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Friday Feb 02, 2018

What's your coding profile?

If you are like most physicians, you wonder not only whether you are selecting the right level of service when coding office visits but also whether your coding profile is similar to that of your peers. Benchmarks are not easy to come by, but specialty-specific evaluation and management (E/M) code data from the Centers for Medicare & Medicaid Services do make comparisons possible. The results of such comparisons should guide a more targeted review of your coding practices and resulting revenue-enhancement or risk-reduction strategies.

Office visit code distribution for Medicare

New patient office visits%Established patient office visits%
992010.78%992112.64%
9920213.42%992122.84%
9920349.57%9921343.18%
9920431.48%9921448.40%
992054.75%992152.94%

Source: 2017 E/M Bell Curve & Auditing Sourcebook. Gaithersburg, MD: DecisionHealth; 2016.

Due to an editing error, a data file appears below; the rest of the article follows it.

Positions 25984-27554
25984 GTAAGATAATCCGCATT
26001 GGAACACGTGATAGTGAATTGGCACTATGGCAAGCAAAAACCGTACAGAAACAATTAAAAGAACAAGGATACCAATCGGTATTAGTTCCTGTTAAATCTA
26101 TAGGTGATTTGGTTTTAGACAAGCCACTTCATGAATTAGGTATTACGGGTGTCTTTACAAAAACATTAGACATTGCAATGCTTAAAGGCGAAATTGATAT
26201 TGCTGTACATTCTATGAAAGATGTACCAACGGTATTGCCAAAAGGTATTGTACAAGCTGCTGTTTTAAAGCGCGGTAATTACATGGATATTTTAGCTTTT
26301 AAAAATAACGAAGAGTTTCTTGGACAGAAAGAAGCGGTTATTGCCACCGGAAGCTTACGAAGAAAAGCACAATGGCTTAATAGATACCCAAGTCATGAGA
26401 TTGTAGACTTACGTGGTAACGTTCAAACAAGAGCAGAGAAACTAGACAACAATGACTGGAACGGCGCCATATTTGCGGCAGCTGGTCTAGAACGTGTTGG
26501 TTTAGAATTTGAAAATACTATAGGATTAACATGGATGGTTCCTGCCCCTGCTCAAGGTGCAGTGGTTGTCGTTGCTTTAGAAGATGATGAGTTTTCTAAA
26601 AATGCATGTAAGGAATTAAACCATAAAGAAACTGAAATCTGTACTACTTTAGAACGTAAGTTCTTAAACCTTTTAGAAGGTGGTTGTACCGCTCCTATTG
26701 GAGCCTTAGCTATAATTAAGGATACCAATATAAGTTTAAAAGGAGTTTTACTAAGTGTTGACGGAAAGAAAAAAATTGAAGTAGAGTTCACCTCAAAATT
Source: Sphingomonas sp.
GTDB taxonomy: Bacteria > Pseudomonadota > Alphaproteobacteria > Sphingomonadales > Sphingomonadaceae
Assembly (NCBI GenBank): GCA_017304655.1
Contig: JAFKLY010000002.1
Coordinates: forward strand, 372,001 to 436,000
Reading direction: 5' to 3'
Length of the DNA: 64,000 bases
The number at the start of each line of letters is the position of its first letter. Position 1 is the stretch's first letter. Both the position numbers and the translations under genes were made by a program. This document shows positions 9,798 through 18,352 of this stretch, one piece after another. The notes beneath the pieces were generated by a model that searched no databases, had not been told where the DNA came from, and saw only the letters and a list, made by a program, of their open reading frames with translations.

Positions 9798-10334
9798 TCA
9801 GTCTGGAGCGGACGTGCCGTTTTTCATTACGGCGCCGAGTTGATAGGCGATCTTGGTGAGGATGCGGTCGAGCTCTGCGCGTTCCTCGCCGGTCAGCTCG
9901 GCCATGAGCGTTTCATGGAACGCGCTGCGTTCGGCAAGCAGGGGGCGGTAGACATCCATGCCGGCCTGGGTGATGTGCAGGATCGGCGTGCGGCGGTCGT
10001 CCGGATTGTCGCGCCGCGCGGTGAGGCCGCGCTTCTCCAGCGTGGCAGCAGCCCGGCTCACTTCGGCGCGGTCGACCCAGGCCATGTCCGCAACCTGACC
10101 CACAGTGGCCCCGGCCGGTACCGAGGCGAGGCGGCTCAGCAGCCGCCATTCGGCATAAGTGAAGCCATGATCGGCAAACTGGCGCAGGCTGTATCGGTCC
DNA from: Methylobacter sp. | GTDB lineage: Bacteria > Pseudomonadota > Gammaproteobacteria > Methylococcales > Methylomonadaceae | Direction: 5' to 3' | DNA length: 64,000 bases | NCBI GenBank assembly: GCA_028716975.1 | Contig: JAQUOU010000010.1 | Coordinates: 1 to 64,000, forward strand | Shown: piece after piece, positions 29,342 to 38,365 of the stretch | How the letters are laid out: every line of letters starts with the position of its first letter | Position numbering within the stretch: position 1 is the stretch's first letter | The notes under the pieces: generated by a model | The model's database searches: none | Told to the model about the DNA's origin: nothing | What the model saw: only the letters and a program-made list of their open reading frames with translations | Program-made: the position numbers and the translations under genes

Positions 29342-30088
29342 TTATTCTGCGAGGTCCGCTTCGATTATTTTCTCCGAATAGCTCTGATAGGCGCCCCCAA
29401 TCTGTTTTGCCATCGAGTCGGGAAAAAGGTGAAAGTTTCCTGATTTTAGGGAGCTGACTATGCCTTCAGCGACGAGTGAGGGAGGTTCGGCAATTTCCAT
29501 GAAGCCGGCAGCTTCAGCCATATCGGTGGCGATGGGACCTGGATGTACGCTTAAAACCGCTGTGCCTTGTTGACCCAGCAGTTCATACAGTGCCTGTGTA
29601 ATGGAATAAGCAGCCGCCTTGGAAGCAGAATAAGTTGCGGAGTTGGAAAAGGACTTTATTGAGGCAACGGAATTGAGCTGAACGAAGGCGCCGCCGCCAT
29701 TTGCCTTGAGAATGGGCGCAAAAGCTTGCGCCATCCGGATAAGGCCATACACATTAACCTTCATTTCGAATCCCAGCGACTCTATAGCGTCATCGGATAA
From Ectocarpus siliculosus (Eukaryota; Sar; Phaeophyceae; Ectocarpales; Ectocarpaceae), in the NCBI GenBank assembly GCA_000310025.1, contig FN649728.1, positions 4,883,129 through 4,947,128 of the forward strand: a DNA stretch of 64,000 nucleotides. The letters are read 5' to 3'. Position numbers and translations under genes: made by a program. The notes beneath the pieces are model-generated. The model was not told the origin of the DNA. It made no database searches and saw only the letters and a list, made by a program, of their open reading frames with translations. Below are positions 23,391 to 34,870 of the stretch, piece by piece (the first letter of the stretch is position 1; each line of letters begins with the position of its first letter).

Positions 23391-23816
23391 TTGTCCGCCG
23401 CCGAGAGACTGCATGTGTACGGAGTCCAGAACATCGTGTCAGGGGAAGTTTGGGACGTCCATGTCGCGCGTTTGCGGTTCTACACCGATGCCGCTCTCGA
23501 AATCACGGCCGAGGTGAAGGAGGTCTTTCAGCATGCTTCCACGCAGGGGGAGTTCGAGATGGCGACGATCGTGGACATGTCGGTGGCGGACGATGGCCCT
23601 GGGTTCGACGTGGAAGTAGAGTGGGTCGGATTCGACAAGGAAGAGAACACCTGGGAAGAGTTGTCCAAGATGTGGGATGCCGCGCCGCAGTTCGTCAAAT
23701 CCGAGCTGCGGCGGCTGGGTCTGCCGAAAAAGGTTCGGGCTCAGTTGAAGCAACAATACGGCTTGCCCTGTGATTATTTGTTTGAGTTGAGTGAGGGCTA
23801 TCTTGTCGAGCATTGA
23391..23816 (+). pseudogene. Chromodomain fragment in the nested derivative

Family physicians bill 81 percent of new patient visits as 99203s or 99204s and 91 percent of established patient visits as 99213s or 99214s. A physician with a lot of kids or young, healthy families in his or her panel may tend to report more lower-level codes, particularly as compared with the Medicare data shown here. Similarly, a physician whose panel is filled with patients who have multiple chronic problems or who are dually eligible for Medicare and Medicaid will probably report more higher-level codes than one whose schedule is filled primarily with acute visits.

The FPM topic collections on coding and E/M documentation guidelines can help you to be sure you’re coding correctly.

— Betsy Nicoletti, a Massachusetts-based coding and billing consultant

Posted at 11:00AM Feb 02, 2018 by Betsy Nicoletti

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The views expressed here do not necessarily reflect the opinions of FPM or the AAFP. Some payers may not agree with the advice given. This is not a substitute for current CPT and ICD-9 manuals and payer policies. All comments are moderated and will be removed if they violate our Terms of Use.

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